On race day, the spotlight is on the course. Fenced off
by kilometres of safety net and adorned by sponsor branding, the slope glows with the gates and blue dye charting the ideal line. Questions abound: How is the snow? Is it fast, slick, bumpy? How about the course set? Who will do well given the conditions? By definition, skiing is an outdoor sport and the race slope thus
a variable that may be difficult to control.
The ideal race course
A textbook race course is one that allows all racers to deliver their top performances in safe and equal conditions. Nowadays that means a course with compact snow that maintains its density as all racers complete their runs. In reality, compact has become synonymous with icy and course preparation in all its facets has developed into a science of its own. A superior race course today depends both on the immense work of the competition management with the slope crew and a long-term commitment on behalf of the local stakeholders.
Before the sunrise
Early in the morning before a race, long before the day even dawns, the local organiser’s slope crew joins the FIS officials and national head coaches for an inspection to check conditions and confirm the programme of the day. Typically, a large number of slope workers stands ready to do whatever it takes to ensure that everything is perfect on the D-Day. Given that ski racing is a sport at the mercy of the weather, even the best plan can go awry in case of overnight snowfall, wind or fog. That’s when the local organisers and FIS professionals draw on their vast experience to find a solution to deliver the race as planned. “Fact is, skiing takes place in the mountains. Over the years, we have embraced this challenge and developed huge know-how in working with our environment. We are now able to deal with Mother Nature quite well,” says Jean-Philippe Vulliet, the FIS Race Director for the speed events in the ladies’ World Cup, who has decades of experience both as coach and as ski racing official. “In the end, if a race cannot happen that day, it means that even our last resort option has been exhausted and that’s seldom the case.”
From natural to artificial snow
German ski racing veteran Günter Hujara has spent his entire career in skiing, including 31 years as FIS Chief Race Director for the men’s World Cup. He has witnessed first-hand the different developmental stages in course preparation. “When I started in the early 1990s, the organisers worldwide were doing their best given their respective geographical circumstances but the slopes were often uneven and the lowest start numbers from 1-6 had a massive advantage over all others. Our work since then has concentrated on making them as consistent as possible so that all racers would have an even chance.” The introduction of snow-making has been a main dimension of this development. Man-made snow is the norm on 100 percent of the race courses today but it took years to gain universal acceptance in the ski world. Standardised snow-making simplifies slope preparation and production processes can even be tailored to prevailing weather conditions. Adding water into the snow either by spraying through the snow-making system or injecting it with the help of a special injection bar are common practices now used to optimise snow density and durability. Salting the course – earlier often with fertiliser, now only with natural salt – is yet another means used to harden the course in special weather circumstances.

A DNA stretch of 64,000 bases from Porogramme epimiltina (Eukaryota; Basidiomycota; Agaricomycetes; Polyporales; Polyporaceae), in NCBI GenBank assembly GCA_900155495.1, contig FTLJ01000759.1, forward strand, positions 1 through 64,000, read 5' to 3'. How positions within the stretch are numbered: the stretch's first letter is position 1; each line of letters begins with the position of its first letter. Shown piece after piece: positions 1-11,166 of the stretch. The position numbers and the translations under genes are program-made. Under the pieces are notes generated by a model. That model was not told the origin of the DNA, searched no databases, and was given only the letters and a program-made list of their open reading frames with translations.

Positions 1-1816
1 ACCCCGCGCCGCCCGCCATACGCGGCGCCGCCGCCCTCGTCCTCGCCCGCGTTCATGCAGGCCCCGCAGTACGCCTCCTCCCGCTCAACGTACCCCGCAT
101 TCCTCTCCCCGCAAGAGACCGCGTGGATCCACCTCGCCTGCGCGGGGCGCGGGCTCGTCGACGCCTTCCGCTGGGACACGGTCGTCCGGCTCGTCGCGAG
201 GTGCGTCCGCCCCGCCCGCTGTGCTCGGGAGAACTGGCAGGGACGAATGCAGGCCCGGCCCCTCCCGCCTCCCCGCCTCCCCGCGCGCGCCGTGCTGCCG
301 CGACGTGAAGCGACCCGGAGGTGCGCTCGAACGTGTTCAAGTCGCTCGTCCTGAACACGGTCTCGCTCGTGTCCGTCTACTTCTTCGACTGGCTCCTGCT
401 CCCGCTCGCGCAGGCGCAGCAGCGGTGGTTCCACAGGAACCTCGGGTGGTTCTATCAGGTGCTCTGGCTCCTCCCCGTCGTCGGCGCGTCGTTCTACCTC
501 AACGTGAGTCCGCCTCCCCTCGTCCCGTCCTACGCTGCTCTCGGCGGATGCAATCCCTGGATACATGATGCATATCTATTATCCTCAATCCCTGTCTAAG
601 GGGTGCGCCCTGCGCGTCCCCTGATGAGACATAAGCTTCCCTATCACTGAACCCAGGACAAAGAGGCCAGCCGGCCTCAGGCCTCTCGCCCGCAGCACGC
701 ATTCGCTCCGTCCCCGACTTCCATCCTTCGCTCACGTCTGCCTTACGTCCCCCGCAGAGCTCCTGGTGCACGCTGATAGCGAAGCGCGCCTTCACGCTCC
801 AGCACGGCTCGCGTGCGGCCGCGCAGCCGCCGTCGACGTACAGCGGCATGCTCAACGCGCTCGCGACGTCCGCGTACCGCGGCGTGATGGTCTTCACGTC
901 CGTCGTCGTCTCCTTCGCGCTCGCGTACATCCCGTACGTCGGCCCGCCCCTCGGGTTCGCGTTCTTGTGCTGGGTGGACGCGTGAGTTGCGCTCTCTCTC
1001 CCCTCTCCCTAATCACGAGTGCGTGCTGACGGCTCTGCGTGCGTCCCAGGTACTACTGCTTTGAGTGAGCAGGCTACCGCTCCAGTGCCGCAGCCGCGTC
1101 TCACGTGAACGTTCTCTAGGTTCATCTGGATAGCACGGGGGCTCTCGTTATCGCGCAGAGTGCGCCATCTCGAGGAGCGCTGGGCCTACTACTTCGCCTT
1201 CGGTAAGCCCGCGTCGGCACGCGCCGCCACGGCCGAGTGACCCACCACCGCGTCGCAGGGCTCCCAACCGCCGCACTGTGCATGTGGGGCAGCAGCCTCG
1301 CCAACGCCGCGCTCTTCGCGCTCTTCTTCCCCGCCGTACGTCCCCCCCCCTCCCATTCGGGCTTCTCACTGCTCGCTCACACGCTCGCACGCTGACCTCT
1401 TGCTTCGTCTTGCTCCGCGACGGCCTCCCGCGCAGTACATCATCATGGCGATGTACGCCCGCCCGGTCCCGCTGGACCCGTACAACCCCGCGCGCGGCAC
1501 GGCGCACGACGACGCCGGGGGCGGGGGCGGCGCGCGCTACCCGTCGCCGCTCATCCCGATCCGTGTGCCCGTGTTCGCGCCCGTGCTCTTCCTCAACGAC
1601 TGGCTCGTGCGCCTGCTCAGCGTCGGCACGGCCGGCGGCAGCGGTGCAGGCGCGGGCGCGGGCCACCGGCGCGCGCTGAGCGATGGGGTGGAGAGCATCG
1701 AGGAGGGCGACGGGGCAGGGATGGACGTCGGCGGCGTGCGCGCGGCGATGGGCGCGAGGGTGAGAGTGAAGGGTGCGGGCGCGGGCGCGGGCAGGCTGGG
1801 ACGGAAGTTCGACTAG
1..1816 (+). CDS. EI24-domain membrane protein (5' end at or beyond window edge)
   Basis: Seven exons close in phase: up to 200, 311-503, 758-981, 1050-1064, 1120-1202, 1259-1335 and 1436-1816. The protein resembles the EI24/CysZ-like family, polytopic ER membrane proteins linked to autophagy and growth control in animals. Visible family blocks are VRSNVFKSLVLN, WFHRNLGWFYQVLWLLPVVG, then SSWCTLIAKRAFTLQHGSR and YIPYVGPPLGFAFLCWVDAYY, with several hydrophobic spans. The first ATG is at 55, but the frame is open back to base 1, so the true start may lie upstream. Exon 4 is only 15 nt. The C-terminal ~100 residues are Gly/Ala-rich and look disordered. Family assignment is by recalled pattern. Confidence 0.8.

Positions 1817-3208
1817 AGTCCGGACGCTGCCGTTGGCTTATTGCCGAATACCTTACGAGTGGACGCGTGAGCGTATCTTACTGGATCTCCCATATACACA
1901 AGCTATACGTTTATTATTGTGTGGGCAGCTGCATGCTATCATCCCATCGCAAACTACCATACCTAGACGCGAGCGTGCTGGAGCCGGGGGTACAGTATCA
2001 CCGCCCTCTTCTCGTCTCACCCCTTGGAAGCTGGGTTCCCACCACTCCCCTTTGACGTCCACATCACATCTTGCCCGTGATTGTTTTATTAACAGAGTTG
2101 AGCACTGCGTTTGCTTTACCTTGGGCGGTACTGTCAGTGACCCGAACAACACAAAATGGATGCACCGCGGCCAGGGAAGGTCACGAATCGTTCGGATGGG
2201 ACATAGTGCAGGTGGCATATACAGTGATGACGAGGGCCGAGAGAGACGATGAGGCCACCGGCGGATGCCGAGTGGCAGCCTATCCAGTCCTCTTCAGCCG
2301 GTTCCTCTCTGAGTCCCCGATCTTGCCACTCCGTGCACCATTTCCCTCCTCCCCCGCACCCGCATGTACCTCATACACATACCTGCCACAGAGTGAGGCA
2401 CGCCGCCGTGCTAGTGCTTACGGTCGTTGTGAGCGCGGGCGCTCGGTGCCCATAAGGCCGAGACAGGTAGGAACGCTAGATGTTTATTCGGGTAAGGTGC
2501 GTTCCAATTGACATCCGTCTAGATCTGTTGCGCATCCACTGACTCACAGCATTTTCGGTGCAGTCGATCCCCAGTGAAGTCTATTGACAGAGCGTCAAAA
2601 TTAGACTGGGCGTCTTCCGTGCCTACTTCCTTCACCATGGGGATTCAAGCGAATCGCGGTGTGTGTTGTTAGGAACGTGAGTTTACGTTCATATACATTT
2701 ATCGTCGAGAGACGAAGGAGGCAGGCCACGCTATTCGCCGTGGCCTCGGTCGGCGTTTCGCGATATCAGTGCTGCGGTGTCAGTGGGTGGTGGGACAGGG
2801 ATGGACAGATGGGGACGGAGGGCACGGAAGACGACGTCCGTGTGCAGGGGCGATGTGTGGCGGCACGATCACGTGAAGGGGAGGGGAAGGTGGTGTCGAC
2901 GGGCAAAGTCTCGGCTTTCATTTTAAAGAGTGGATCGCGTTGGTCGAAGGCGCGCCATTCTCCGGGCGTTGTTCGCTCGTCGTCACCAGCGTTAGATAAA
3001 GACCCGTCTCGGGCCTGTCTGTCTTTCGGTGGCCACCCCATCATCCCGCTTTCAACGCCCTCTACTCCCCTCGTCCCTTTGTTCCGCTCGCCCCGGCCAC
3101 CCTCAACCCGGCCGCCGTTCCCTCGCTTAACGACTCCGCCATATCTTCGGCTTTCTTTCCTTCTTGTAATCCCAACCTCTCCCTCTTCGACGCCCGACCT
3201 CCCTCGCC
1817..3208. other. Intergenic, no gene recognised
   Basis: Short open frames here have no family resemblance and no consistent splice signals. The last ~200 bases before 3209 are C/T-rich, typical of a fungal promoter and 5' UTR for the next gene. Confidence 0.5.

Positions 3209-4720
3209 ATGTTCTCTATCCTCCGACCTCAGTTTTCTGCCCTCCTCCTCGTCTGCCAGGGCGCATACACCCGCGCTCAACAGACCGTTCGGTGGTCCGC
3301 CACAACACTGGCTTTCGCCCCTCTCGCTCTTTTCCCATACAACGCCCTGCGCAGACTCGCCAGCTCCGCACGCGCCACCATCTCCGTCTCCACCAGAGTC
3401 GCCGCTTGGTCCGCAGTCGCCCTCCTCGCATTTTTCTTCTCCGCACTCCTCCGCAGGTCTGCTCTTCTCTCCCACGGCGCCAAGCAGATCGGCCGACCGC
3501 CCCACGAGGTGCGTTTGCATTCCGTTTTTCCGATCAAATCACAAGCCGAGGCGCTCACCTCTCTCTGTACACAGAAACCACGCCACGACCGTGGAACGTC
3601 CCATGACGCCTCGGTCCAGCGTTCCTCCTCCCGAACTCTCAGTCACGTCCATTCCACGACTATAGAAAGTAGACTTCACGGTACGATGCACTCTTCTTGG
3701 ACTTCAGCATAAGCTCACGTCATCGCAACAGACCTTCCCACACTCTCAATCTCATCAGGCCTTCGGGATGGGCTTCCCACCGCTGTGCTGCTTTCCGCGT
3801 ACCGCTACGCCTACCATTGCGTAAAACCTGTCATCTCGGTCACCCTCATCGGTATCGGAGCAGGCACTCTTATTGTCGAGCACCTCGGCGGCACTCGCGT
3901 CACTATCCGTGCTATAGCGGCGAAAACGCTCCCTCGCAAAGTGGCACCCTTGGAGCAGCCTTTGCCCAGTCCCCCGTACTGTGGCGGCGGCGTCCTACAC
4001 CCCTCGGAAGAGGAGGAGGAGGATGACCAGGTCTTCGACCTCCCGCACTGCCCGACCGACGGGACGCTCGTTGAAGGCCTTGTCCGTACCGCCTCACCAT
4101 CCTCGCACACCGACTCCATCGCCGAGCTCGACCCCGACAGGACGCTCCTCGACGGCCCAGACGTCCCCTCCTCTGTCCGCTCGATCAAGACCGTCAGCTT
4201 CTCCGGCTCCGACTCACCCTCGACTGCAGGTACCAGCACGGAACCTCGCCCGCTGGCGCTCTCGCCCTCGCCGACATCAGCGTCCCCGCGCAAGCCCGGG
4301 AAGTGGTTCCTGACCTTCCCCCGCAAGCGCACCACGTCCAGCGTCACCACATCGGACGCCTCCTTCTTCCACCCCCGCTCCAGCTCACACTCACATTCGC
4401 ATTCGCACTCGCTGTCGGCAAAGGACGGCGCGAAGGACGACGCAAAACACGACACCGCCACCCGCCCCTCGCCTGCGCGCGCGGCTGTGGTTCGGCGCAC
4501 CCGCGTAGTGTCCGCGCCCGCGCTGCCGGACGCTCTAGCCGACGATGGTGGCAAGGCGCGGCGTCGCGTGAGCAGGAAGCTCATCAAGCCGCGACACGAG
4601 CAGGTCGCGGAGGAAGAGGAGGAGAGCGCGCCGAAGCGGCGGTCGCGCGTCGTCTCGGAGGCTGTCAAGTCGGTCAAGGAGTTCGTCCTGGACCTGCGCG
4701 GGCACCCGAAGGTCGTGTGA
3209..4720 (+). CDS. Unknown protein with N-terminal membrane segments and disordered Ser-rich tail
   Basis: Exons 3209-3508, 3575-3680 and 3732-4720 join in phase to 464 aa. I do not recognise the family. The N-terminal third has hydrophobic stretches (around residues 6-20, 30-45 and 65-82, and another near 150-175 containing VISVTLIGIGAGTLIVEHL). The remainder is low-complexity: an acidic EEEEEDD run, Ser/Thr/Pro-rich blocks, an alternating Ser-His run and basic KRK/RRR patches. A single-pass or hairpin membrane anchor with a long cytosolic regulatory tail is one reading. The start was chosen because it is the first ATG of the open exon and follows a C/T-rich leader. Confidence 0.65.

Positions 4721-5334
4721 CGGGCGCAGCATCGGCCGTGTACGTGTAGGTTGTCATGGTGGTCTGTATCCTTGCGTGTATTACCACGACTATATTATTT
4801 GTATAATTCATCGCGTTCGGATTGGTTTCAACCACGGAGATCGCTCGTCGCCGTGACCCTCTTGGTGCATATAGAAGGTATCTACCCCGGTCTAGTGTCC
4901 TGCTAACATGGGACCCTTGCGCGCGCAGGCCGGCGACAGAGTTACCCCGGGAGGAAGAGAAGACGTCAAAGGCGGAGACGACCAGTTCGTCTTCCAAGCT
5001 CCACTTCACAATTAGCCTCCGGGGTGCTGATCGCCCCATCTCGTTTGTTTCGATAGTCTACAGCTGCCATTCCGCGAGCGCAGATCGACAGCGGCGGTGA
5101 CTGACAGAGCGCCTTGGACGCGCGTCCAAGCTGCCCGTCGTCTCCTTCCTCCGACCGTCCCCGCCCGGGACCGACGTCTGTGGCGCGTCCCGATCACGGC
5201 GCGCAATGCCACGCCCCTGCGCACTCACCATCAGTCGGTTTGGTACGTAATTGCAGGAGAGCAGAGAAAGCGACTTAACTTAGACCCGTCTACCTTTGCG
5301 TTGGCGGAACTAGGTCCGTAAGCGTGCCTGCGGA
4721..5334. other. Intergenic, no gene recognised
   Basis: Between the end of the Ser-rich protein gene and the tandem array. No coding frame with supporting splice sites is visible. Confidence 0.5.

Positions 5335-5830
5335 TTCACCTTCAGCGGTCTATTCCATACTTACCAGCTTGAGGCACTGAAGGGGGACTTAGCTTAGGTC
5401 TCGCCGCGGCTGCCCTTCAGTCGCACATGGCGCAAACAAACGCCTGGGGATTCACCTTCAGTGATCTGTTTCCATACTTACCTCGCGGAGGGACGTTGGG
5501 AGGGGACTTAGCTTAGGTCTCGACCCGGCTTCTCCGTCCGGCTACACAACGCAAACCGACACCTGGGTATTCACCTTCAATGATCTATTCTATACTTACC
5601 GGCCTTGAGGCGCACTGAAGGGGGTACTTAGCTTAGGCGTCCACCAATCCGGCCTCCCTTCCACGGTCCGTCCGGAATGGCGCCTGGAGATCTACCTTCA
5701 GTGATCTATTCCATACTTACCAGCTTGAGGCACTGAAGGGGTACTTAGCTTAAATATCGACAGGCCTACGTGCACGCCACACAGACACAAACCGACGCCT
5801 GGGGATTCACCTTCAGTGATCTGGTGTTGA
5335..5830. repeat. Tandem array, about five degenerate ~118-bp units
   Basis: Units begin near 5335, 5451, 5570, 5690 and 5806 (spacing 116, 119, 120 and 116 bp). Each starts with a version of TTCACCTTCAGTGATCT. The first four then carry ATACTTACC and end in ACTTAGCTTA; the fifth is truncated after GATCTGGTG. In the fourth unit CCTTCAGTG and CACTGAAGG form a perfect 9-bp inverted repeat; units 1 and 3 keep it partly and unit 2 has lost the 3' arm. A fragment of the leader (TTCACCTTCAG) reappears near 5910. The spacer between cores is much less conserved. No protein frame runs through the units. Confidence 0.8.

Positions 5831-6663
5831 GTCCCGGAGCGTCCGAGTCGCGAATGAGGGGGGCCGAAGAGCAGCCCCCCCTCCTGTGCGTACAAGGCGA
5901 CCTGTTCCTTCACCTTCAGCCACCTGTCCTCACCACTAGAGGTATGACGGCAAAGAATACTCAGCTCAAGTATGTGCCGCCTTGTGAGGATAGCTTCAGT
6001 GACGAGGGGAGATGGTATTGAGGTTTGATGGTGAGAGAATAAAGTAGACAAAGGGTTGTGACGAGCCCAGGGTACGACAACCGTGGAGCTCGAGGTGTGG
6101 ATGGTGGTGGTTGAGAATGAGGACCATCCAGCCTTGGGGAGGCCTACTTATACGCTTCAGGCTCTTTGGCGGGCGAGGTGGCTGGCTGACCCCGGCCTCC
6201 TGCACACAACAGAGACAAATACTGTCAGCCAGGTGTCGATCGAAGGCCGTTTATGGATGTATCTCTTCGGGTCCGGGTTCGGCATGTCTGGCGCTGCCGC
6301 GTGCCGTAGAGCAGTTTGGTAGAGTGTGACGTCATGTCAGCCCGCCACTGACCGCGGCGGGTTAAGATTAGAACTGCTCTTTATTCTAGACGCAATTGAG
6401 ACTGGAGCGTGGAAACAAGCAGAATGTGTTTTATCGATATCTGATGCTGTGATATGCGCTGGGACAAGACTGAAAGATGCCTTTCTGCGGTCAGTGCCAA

Few people realise, however, that much of the work for the perfect race slope is not done in the final days before the race but much earlier, in the months or years before. In Hujara’s experience, the key to success on race day is the host community’s commitment to ski racing. He outlines four factors that play a role in ensuring ideal racing conditions: slope maintenance, snow management infrastructure, the chief of course and local race organisation. “In the final analysis, it comes down to the level of effort that the local community is willing to invest over time. And that starts with the maintenance of the slope year-round, from mowing the grass to regularly removing rocks and roots to shaping the natural growth of trees and bushes along the sides. The state of snow management technology is another key component. Modern snow-making equipment is highly optimised and computer-controlled. Producing snow for racing purposes requires specialised expertise and differs from snow used for tourist pistes. The same goes for the skills and experience of snow-cat drivers, the gear they have at their disposal and their training; all have different demands for racing as opposed to recreational skiing.”